Scientists first measured the speed of sand movement on the surface of Mars
Scientists studying Mars, was the first to prove that the wave structure on the surface of the planet are not immune fingerprints of rocks and moving sand "maghrabi", similar to that found in arid regions of the Earth. The study is published in the journal of Geophysical Research: Planets.
In the pictures the surface of Mars in many places visible wind-blown wave structure of Aeolian sandy "maghrabi". Waves of sand located at a distance of from one to 35 meters from each other — on average about five meters. The size of these structures by about two orders of magnitude less than the surrounding sand dunes. At the base of the waves, according to scientists, is fine-grained fraction of sand — dust, and on top of the ridges — the larger the grains.
The question of how did Aeolian "maghrabi" on the surface of Mars or not, for a long time does not give rest to scientists. Until recently it was believed that the sand density is too high, and the wind at the surface of the red planet is too weak to Sands moved, and wave ripples sand deposits, a frozen witness to those distant times, when the atmosphere was much more active and winds are stronger.
A new study proves that the Sands are moving now, albeit very slowly. Comparing images taken between 2007 and 2016, a high resolution camera HiRISE (High Resolution Imaging Experiment) aboard the automatic interplanetary station Mars Reconnaissance Orbiter, scientists have discovered that the Sands shift with a speed of several centimeters to 12 centimeters per year.
"It is not surprising that at such small speeds of movement of these moving Sands was considered static, and previous studies carried out at shorter time intervals only two or three Martian years, could not detect such a small migration — presented in a press release, the words of the first author Simone Silvestro (Silvestro Simone), planetary scientists from the astronomical Observatory of INAF at Capodimonte in Italy. — Due to the fact that we now have observations over 10 years, we've been able to see movement."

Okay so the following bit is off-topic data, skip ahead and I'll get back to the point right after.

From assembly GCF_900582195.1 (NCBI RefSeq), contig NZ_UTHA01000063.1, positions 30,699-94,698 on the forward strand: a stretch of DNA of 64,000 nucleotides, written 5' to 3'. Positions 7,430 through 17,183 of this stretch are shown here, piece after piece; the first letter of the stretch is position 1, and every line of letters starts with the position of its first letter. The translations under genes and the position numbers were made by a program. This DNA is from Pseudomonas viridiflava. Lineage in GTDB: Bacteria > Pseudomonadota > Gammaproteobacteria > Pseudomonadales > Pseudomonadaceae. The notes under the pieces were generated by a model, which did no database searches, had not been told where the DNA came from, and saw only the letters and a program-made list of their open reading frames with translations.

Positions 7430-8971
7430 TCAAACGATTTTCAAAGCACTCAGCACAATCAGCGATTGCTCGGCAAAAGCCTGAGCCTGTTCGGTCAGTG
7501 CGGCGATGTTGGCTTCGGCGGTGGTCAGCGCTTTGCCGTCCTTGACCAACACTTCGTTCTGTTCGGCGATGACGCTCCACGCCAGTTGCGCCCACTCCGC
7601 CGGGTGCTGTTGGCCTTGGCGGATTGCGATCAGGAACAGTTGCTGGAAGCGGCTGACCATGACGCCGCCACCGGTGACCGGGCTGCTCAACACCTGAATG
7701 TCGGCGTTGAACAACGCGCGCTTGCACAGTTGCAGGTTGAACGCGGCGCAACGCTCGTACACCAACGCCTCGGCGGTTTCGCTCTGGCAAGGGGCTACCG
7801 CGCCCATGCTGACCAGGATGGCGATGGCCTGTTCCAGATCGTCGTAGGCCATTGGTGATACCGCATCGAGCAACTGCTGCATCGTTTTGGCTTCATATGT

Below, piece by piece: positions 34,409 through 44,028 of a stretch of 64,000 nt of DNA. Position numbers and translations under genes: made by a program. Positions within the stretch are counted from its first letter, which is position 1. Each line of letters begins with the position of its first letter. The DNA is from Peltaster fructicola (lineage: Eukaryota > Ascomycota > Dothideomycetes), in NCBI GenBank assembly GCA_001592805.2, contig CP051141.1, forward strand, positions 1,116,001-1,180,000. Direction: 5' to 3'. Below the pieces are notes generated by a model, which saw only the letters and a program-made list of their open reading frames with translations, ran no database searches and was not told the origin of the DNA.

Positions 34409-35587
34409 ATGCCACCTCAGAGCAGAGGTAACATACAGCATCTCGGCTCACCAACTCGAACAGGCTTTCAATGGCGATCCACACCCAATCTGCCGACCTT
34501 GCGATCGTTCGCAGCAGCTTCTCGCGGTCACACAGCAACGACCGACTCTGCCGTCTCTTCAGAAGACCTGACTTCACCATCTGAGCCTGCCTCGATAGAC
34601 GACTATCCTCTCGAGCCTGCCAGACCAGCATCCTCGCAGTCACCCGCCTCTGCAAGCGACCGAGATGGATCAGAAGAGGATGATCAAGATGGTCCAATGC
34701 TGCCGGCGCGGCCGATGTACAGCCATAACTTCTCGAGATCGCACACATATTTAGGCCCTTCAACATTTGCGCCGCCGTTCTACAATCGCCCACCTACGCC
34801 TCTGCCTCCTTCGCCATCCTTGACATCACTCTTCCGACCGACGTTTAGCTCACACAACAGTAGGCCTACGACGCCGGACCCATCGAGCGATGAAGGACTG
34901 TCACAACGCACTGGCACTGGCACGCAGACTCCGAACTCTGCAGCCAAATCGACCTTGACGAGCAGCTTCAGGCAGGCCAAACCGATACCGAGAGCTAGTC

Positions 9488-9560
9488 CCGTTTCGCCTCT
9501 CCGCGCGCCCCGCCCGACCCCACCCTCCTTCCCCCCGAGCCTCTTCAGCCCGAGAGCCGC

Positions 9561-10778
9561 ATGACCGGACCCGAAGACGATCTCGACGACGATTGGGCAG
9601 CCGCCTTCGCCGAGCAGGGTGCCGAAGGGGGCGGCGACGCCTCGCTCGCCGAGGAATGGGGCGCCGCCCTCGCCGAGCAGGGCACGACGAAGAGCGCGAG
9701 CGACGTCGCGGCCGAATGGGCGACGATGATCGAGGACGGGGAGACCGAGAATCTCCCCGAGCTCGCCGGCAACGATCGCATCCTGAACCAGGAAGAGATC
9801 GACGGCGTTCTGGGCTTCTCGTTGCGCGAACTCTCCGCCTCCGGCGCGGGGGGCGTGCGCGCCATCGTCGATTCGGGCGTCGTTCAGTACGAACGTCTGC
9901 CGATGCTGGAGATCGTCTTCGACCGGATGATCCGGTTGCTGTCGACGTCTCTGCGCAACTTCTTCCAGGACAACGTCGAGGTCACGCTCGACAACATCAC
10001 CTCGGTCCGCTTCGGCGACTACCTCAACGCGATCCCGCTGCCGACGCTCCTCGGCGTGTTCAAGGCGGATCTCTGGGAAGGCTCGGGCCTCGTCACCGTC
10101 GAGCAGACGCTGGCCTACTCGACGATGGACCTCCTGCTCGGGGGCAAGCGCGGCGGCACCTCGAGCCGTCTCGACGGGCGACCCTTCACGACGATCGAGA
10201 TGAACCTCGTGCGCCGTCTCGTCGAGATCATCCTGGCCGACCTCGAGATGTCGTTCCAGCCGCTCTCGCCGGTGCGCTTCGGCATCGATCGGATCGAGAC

Maximum speed of 19 inches per year — was recorded on two sites — in the area of plains in Nili Fosse in the McLaughlin crater. The authors attributed this to the fact that these two areas developed high sand dunes, from which surface weak winds are easier to blow off fine dust-like sand, forming a moving "maghrabi".
The basis of the displacement, according to the authors, lies in the geological process of saltatio intermittent movement of sand particles — a kind of chain reaction, when the movable particles collide with static, embossing and involving them in the further process of movement. The result of the same process in the winter wave formed ripples on the surface of the snow cover.
Researchers believe that the fact that it was possible to see and measure such a slow Aeolian processes on the surface, shows a considerable accumulation of knowledge about the atmospheric conditions of Mars.
Also, now to explain the occurrence of Aeolian wave structures do not bring past periods of strong winds. The results show that the formation of sand "maghrabi" enough weak movements of the modern atmosphere of the red planet.
And it's not very good news for future Mars missions — shifting Sands can become an unexpected obstacle for manned stations and solar panels, the authors of the study.